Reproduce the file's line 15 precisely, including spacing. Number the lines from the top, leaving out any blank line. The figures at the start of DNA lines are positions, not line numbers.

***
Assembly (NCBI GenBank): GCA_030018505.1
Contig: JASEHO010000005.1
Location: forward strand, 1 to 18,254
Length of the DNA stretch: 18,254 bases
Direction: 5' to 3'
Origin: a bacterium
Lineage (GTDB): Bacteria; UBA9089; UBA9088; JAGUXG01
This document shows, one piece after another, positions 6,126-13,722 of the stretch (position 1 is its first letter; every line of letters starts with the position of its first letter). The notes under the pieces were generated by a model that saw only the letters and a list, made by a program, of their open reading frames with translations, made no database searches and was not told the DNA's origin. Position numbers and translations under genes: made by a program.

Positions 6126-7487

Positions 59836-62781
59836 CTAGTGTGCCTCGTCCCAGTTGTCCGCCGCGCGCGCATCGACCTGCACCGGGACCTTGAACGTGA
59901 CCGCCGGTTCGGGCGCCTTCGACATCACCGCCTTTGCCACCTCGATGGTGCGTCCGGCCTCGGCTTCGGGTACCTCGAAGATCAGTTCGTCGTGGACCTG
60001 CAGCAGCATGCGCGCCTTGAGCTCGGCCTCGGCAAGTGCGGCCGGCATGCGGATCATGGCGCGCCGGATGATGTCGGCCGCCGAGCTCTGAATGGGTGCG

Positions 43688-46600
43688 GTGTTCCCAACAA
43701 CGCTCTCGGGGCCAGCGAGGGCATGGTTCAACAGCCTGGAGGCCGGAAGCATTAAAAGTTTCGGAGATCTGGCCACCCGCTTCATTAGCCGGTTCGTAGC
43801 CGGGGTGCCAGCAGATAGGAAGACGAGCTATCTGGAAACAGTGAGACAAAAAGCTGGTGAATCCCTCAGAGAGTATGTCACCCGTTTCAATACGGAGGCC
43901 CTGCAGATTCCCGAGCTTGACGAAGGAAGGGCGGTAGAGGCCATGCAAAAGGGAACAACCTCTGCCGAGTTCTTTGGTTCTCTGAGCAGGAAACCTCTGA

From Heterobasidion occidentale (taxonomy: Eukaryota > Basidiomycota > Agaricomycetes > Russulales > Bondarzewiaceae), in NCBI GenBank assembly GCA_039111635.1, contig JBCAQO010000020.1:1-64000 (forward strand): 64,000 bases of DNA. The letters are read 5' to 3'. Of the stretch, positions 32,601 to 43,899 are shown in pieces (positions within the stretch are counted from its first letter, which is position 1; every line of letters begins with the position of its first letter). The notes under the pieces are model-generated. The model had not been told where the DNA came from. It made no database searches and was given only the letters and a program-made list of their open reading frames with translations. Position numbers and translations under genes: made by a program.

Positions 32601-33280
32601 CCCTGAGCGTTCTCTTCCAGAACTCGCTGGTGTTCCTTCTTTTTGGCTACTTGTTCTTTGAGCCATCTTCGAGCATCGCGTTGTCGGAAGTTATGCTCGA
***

43688 GTGTTCCCAACAA